The three high schools conducted their commencement ceremonies under sunny skies Saturday morning, and the raindrops didn’t begin falling until Monday.
Forty years earlier, members of Tracy High’s Class of 1972 weren’t so lucky.
About 5 p.m. the evening of Friday, June 9, 1972, threatening cloudy skies started sending rain onto Peter B. Kyne Field, and it kept raining.
Finally, an hour or so before the 8 p.m. graduation was to begin, school officials announced that graduation would be held indoors — in the school gymnasium.
School counselor Earl Bortz said members of the custodial staff were on stand-by duty and were called in “at the last minute” to set up the gym for graduation.
Don Juelke, the chairman of the graduation, and other school officials had to turn away many from the ceremony, as the gym could accommodate fewer people than the football field bleachers.
“Two types of tickets were issued, some good for indoors and out, and others for outdoors,” he said after the graduation, adding:
“A lot of people had relatives coming from far away — I heard some came from Arizona. There was a lot of griping at the beginning.”
Graduates sat on folding chairs on the gym floor, while relatives and friends were seated in the stands and at one end of the gym.
All in all, the impromptu indoor graduation went off well, Juelke reported, saying, “I think the kids enjoyed it.”
Members of the Class of 1972 will be able to reminisce about their indoor graduation during their 40th anniversary reunion this September. Oh, yes, the reunion will be indoors — in the Tracy Inn Gold Room.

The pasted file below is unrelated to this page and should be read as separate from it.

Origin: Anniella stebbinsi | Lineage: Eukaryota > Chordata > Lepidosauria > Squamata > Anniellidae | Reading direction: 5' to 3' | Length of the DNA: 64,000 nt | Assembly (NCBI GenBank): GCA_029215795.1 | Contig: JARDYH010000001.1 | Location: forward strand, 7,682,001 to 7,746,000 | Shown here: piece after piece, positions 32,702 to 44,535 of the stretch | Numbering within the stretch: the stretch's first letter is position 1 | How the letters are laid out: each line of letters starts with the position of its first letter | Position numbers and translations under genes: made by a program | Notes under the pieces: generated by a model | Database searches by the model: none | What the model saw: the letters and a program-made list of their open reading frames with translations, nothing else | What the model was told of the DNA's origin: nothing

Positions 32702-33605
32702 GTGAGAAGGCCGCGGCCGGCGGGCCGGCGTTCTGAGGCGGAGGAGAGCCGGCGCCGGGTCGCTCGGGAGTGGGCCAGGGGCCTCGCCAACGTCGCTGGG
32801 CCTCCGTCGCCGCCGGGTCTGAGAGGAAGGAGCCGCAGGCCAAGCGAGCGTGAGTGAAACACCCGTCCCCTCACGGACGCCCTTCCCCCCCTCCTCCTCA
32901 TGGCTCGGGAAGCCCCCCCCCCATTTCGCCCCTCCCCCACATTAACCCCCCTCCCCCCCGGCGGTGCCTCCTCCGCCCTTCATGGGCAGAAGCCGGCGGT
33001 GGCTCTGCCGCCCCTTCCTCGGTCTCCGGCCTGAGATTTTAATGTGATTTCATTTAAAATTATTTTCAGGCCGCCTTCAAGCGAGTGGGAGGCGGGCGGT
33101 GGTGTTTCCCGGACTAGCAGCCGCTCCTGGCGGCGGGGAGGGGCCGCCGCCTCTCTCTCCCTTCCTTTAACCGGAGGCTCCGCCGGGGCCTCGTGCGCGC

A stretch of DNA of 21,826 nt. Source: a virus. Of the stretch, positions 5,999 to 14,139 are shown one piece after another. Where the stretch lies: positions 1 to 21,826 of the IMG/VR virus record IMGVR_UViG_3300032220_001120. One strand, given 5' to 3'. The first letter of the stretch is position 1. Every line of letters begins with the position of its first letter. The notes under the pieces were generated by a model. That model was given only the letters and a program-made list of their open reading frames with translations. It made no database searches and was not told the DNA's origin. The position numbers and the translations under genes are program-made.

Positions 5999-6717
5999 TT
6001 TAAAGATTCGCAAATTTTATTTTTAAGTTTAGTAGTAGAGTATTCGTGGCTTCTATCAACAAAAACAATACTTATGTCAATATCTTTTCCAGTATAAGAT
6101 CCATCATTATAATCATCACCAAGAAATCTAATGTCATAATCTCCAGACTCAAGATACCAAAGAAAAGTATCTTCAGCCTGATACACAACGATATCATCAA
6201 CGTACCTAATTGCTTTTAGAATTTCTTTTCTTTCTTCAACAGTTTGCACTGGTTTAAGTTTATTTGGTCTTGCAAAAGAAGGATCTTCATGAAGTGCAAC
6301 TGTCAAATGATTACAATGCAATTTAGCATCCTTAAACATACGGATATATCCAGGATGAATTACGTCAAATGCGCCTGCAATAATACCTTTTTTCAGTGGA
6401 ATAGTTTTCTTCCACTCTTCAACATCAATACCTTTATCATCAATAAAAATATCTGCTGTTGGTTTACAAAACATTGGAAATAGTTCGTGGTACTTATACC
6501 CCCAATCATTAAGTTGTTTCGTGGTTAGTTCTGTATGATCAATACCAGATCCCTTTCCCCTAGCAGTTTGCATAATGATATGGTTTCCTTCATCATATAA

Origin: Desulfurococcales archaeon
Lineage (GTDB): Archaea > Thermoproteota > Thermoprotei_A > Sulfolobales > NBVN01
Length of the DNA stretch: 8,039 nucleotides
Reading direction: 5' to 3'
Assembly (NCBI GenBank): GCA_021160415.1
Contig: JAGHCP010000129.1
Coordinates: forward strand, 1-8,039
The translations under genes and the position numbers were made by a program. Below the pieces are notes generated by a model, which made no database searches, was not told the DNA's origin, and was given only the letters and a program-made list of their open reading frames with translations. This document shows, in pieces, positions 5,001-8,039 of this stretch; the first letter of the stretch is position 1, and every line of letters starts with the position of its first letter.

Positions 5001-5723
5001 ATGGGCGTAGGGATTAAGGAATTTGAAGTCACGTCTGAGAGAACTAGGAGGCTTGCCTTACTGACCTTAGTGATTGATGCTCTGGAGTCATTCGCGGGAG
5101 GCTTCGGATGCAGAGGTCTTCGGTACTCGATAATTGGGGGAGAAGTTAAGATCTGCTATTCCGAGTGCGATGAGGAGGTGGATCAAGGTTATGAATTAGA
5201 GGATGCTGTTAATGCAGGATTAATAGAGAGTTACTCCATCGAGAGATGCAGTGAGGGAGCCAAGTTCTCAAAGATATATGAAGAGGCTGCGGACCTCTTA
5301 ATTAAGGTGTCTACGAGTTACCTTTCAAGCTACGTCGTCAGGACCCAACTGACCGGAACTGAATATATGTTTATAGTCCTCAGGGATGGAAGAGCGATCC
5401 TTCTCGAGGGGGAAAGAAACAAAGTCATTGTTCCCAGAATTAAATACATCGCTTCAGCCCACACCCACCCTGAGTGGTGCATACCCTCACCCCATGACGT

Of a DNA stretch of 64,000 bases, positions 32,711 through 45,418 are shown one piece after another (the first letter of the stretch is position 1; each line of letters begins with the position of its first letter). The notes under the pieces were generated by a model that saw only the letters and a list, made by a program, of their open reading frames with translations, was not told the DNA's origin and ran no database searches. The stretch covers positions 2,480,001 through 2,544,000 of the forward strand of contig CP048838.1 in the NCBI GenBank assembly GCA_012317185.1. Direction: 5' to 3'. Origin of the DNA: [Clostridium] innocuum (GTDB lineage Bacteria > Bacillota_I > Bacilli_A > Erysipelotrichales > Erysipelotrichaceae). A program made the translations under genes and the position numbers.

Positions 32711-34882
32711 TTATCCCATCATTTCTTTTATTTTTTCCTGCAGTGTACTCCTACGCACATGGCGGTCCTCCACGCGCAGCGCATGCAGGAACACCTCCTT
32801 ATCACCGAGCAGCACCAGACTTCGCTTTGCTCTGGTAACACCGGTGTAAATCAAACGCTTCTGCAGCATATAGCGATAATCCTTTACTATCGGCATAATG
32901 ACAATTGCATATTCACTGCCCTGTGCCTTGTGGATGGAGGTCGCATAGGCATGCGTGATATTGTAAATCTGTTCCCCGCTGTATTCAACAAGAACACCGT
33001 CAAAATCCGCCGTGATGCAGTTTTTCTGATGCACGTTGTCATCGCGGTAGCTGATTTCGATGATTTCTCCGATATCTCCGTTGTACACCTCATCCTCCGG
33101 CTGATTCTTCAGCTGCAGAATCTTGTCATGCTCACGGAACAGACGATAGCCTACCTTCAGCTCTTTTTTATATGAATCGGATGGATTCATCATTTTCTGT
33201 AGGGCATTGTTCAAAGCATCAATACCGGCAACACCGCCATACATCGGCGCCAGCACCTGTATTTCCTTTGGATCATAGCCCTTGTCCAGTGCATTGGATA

A car hop’s big tip
I received another response to the recent column about the Orange Basket Drive-in next to the Tracy High campus on East 11th Street.
Lajuana Edrington Hartsock wrote via email that she was a car hop at the Orange Basket in 1951, along with Norma Gabbard Cook.
“My best friend, Nadine Cowen Cook, sent the picture from the paper, and it sure brought back some great memories,” she wrote. “The best four years of my life, 1949 to 1953, were spent at Tracy High.”
Lajuana remembered that Louie and Agnes Gaglias operated The Orange Basket during those years. Car hops were paid 85 cents an hour, plus tips.
“Most people would give you a nickel or a dime, but one guy would come inside once in a while, order a hamburger and a strawberry milkshake that would cost 36 cents — and sometimes he’d give me a tip of 50 cents. Wow, do I remember that!”
Lajuana came to Tracy when she was 7 years old. In recent years, she returned to her native Texas and now lives in Pilot Point near Denton.
A paper girl? Yes!
And then there was my report a couple weeks ago of being a paper boy back in the 1940s. In the column, I mentioned that there were no paper girls in those days.
“Wrong,” Donna Osborne of the San Joaquin River Club told me over the phone. “I was a paper girl about the same time.”
She reported selling single copies of the Richmond Independent when she was 7 years old.
“I had regular customers who bought the paper from me,” she recalled. “They didn’t deliver the paper at that time.”
Later, when the Independent established paper routes, Donna got a route, but not officially. Because only boys were hired to deliver the paper, her older brother, Don Kahler, had four routes, and Donna delivered one of them. A younger brother, Larry, delivered two.
“You mentioned in your article that you didn’t collect from customers, but we sure did,” she told me. “And you missed out. At Christmas, we got all kinds of presents from people taking the paper — more presents than we got at home.”
Donna, 76, has lived at the River Club for more than 30 years and is a regular reader of the Press — now delivered by an adult carrier. No carrier boys, or girls, these days.
• Sam Matthews, Tracy Press publisher emeritus, can be reached at 830-4234 or by email at firstname.lastname@example.org.